PHPD reports on a striking new nine-home development inside a former naval fortress, and discovers how modern methods of construction helped deliver new homes in a historic setting.
Developing new homes on more challenging sites is not for everyone. However, housebuilder Elite Homes readily accepted the task following a visit to a historic waterfront site in Gosport which left Director David Craddock ‘inspired’.
After first visiting the Ordnance Yard site, which affronts Forton Lake and has views across Portsmouth Harbour, three years ago, the Arundel-based housebuilder has now bought to market a collection of nine eye-catching new homes.
The site itself presented numerous challenges. Not only is it sandwiched between the water’s edge to the front which is a Special Protection Area for birds and wildlife and a nature reserve immediately to the rear, it is also located inside a historic formal naval fortress.
The Ordnance Yard site is part of a wider area known as Priddys Hard. An iconic area of Gosport, it was a fort in the 1750s, it later evolved into a gunpowder magazine and a site where munitions were manufactured – a role which it sustained throughout the first and second world wars, until its decommissioning in the 1970s. While part of the site has previously been re-developed, much of it remains vacant and in a state of decay.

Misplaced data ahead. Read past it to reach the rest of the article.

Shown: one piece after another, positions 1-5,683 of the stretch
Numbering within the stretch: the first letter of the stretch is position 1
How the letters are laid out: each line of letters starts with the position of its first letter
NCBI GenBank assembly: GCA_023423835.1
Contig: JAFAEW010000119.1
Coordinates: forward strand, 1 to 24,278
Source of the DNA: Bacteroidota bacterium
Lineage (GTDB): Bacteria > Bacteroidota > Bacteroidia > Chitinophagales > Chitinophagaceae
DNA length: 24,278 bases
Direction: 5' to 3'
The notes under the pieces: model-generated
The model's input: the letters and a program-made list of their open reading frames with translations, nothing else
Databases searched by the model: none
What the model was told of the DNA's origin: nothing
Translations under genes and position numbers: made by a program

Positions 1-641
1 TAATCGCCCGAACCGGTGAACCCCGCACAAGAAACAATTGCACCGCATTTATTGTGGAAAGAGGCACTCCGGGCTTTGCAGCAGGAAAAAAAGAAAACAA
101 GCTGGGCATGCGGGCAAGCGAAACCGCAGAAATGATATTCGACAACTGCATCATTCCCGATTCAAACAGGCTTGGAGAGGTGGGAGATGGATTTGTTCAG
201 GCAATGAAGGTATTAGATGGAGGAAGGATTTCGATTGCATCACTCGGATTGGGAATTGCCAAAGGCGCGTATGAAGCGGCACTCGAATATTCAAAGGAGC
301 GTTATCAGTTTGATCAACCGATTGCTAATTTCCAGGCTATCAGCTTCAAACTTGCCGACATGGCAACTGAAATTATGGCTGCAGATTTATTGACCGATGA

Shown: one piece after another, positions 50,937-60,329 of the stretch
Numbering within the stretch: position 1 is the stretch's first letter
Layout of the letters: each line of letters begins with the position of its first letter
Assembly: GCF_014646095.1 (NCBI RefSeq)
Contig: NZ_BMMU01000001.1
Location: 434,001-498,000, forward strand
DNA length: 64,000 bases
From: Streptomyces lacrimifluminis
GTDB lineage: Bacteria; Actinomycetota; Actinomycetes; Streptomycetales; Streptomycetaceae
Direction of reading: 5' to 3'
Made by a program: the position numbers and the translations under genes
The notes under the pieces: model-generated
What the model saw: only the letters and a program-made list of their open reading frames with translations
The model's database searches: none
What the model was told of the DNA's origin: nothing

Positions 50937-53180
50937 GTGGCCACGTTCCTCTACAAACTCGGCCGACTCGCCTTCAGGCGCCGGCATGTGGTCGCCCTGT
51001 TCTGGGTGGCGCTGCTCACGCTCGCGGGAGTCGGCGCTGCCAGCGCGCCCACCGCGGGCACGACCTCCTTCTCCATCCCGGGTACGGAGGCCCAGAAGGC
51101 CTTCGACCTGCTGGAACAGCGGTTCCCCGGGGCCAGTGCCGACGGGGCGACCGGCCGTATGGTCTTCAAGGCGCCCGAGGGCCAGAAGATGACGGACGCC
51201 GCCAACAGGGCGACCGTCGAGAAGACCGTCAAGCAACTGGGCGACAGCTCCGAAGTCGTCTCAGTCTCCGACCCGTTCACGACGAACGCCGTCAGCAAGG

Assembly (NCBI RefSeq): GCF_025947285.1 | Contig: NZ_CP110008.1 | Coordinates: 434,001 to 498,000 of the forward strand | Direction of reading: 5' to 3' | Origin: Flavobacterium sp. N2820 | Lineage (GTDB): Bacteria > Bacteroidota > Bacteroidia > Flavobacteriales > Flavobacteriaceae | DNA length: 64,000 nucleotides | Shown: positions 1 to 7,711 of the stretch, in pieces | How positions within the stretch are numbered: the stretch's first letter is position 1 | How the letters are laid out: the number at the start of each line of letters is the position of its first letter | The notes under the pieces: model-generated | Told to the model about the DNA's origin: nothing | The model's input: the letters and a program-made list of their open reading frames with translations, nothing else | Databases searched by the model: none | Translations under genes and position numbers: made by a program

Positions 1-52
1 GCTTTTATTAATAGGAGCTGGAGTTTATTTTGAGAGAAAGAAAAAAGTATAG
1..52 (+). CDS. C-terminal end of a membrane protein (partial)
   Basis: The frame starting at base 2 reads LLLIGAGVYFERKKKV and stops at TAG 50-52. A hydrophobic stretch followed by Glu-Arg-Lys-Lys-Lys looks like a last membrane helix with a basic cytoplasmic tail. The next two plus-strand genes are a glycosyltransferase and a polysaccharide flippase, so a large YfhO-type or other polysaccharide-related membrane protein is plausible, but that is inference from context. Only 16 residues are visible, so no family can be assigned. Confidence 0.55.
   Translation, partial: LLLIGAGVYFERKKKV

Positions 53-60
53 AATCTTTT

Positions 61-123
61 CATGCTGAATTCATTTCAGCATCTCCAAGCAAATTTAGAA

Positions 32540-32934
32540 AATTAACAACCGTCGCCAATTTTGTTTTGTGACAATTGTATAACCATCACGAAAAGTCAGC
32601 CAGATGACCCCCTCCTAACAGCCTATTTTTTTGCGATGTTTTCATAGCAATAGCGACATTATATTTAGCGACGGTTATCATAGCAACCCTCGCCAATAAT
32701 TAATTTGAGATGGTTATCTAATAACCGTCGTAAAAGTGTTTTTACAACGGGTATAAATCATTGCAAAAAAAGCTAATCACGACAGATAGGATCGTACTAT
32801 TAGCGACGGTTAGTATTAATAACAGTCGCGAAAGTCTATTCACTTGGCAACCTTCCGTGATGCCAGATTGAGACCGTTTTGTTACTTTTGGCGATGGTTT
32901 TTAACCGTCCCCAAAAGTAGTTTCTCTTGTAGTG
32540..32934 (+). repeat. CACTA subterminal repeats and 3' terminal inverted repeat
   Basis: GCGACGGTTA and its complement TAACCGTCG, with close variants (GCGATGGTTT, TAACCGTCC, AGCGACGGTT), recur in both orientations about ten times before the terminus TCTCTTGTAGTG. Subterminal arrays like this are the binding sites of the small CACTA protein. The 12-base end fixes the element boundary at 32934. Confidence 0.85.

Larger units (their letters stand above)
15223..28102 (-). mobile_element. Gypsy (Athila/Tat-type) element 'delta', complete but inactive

Consequently, the delivery of the new homes required a close working relationship, not only with the local authority – Gosport Borough Council; both the conservation officer and the planning department– but also English Heritage, Natural England and the owners of the site, Portsmouth Naval Base Property Trust, IOW and Hampshire Wildlife Trust and the Environment Agency. After navigating through archaeological, ecological, sustainability and conservation issues – whilst surrounded by listed structures – Elite Homes used offsite manufacturing to create a collection of new homes that are both striking and seem to ‘fit’ into their historic setting.